Stereotyping people is a dangerous and destructive practice. Instead of writing people off simply for having an opposing viewpoint, we should be engaging each other in discussions. Even peaceful protests accomplish more than shaming or stereotyping.Indeed.
“I do appreciate people who have healthy protests. I think it’s very important for people’s voices to be heard, regardless of my own political background,” said Kelly Strauf, vice chair of NIU College Republicans. “Like the women’s march, I thought that was a beautiful thing for women to do. It’s extremely important for their voices to be heard as much as a man’s.”
I support peaceful protests. I support healthy debates. Both are helpful in allowing people to express their opinions and discuss their differences. I wholeheartedly condemn all the negative stereotypes being hurled at Republicans.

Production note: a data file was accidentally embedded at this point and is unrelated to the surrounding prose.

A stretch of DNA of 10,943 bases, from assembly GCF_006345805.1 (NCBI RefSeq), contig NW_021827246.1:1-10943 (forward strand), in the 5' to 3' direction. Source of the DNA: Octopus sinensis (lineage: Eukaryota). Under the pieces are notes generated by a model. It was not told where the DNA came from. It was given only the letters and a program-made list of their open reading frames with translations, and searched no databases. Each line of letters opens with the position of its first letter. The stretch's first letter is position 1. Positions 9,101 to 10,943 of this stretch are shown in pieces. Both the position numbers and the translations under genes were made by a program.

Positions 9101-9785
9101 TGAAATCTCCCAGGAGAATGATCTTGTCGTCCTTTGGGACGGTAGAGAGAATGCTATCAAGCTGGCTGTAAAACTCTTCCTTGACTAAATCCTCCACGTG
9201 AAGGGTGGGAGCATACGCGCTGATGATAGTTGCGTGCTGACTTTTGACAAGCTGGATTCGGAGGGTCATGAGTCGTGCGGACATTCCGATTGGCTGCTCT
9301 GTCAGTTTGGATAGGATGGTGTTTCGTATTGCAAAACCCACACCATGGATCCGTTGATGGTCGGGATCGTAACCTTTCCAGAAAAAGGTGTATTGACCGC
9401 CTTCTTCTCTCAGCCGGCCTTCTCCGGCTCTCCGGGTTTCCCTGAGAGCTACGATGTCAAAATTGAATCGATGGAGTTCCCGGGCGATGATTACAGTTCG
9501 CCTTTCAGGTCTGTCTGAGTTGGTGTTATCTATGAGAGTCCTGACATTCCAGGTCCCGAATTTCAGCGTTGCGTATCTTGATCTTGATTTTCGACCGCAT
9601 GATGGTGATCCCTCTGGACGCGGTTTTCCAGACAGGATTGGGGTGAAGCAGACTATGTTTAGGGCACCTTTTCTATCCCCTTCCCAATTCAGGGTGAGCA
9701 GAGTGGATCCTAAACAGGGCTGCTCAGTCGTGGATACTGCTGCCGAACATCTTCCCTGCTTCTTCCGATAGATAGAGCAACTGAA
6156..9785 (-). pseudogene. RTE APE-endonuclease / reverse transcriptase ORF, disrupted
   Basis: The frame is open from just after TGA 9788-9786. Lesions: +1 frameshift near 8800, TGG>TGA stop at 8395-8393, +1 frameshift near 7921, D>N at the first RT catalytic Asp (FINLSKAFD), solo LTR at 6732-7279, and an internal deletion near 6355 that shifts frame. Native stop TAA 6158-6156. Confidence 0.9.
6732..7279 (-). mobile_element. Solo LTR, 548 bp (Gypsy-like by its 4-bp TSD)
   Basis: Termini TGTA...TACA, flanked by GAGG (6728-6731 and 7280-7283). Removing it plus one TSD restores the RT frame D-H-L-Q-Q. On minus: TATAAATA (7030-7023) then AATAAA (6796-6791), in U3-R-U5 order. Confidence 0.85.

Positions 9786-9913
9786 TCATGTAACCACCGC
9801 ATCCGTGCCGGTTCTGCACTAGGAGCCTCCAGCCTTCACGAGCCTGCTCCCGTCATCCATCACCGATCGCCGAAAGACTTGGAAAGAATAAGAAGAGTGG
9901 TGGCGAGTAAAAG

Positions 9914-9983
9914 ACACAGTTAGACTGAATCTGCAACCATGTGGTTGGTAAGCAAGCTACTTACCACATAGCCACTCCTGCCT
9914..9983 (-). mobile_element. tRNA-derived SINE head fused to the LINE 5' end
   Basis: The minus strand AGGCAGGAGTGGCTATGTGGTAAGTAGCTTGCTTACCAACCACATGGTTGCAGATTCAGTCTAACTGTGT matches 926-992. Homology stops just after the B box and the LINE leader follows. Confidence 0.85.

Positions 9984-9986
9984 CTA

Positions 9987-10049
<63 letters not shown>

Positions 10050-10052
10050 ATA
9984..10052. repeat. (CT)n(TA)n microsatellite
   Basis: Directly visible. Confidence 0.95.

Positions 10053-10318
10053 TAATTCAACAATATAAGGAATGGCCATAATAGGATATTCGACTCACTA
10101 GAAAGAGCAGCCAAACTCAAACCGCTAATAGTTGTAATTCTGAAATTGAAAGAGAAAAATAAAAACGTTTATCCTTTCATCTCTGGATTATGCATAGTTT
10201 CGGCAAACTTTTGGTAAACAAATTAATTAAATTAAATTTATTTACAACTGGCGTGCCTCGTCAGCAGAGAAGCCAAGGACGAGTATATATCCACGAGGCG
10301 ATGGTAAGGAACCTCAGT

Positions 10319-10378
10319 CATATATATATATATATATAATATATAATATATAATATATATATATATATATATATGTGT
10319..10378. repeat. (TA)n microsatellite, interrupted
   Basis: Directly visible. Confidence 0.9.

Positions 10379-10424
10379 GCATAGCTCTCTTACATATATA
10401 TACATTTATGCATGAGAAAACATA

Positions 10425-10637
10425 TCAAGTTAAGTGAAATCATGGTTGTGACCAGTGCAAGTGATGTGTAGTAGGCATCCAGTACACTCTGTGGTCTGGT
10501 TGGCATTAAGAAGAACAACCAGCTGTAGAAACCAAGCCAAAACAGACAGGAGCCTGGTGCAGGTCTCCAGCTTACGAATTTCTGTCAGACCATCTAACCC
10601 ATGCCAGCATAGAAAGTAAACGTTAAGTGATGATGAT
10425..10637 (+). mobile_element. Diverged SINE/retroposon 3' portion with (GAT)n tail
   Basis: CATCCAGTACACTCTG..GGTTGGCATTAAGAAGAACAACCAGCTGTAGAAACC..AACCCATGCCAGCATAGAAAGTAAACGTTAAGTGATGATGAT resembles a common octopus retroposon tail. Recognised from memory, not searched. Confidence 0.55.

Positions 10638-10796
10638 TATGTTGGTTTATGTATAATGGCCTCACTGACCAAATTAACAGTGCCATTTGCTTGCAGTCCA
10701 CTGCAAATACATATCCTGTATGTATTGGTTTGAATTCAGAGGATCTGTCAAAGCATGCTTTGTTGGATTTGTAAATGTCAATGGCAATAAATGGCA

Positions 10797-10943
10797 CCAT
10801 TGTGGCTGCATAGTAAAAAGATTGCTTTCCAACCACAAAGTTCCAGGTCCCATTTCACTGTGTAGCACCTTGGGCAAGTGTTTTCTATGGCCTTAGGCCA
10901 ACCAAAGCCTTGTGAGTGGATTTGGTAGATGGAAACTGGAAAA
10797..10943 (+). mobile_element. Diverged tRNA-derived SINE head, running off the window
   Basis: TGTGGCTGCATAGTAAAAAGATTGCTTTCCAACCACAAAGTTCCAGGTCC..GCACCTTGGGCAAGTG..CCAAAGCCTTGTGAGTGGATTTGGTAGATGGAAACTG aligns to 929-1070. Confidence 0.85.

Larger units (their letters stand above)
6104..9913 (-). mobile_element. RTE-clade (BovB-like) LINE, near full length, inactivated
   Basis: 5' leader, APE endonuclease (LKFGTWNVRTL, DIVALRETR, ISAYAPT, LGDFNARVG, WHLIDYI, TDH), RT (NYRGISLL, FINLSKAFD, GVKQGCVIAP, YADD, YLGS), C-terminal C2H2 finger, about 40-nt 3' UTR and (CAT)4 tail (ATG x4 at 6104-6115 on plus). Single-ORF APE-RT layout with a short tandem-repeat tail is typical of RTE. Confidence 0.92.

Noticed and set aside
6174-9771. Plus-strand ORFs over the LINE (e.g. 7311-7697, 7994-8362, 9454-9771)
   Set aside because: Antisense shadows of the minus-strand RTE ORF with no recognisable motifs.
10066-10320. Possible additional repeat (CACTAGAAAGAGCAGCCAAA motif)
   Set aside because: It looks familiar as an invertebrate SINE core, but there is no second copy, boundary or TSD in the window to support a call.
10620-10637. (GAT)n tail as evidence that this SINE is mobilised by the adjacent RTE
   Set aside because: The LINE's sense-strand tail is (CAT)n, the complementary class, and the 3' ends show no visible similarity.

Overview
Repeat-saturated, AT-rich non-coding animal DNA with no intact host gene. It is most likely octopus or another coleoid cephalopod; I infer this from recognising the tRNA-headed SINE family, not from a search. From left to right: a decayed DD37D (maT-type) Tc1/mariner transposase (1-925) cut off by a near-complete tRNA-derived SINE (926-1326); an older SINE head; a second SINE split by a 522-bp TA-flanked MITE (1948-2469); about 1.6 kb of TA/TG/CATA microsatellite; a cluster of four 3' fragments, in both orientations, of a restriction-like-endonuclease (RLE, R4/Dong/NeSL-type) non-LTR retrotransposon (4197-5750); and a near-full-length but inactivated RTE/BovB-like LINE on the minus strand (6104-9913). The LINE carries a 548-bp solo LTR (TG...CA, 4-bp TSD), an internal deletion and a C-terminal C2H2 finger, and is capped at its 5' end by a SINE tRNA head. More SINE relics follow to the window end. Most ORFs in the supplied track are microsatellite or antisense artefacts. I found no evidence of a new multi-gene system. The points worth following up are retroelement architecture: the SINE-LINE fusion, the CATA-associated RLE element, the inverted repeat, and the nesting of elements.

As a Democrat, I would not expect to be judged based on the actions or words of Hillary Clinton, even though I voted for her. This misguided belief that all Republicans should be judged for the actions or words of Trump is unacceptable.
The most useful way to combat stereotypes or misinformation is through education. I encourage students to start having open dialogues with people who have opposing viewpoints and discuss the differences. It is through this process that these unjustified stereotypes can be discarded and progress can be achieved.
THE CASE FOR VIEWPOINT DIVERSITY.
Northern Star columnist Ian Tancun welcomes the return of a College Republicans chapter at Northern Illinois University.